In December, the United Nations took up a resolution calling for the abolition of life imprisonment without the possibility of parole for children and young teenagers. The vote was 185 to 1, with the United States the lone dissenter.
Indeed, the United States stands alone in the world in convicting young adolescents as adults and sentencing them to live out their lives in prison. . . .
59 percent of the more than 2,200 prisoners serving life without parole for crimes they committed at 17 or younger had never been convicted of a previous crime. And 26 percent were in for felony murder, meaning they participated in a crime that led to a murder but did not themselves kill anyone. . . .
[There are] 73 juvenile lifers in 19 states who were 13 and 14 when they committed their crimes. Pennsylvania has the most, with 19, and Florida is next, with 15. In those states and Illinois, Nebraska, North Carolina and Washington, 13-year-olds have been sentenced to die in prison. In most of the cases, the sentences were mandatory, an automatic consequence of a murder conviction after being tried as an adult.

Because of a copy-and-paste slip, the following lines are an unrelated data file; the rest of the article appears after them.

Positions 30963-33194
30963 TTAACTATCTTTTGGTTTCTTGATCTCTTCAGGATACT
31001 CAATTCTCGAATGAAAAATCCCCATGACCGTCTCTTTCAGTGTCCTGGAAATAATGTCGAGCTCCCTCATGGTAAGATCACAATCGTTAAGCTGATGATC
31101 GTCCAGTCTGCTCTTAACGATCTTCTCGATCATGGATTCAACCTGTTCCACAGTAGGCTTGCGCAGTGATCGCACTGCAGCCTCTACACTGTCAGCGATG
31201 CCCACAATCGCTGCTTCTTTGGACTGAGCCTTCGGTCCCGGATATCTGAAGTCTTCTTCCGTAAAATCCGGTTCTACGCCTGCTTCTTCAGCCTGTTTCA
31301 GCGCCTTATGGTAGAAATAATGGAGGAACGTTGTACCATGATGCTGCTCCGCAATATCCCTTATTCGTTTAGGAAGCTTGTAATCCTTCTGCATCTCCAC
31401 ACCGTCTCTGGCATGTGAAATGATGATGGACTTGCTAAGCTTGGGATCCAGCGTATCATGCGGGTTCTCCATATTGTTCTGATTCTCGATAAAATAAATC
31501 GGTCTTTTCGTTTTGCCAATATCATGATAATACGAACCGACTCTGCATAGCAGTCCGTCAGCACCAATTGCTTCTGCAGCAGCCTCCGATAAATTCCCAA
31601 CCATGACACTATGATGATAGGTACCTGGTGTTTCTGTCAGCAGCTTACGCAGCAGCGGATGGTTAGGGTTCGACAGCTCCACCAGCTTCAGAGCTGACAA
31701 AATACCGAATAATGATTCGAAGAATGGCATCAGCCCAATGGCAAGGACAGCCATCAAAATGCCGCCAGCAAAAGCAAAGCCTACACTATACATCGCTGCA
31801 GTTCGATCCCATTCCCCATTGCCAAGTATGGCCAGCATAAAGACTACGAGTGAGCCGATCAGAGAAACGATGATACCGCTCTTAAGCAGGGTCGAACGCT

From the New York Times via the Sentencing Law and Policy Blog.
Colorado has many juveniles serving life in prison without parole, although Colorado's criminal statutes have been amended to allow parole after 40 years for juveniles newly convicted, and Governor Ritter has convened a new advisory pardon panel to consider cases like theirs. My understanding is that none of the juvenile lifers in Colorado were age 13 or 14 when their crimes were committed. But, many are non-triggerman felony murder convicts.
One can fairly say that the United States is at its nadir when it comes to human rights on many fronts, although the process by which accused defendants are found to be guilty or innocent, while not flawless, is superior to that in much of the world.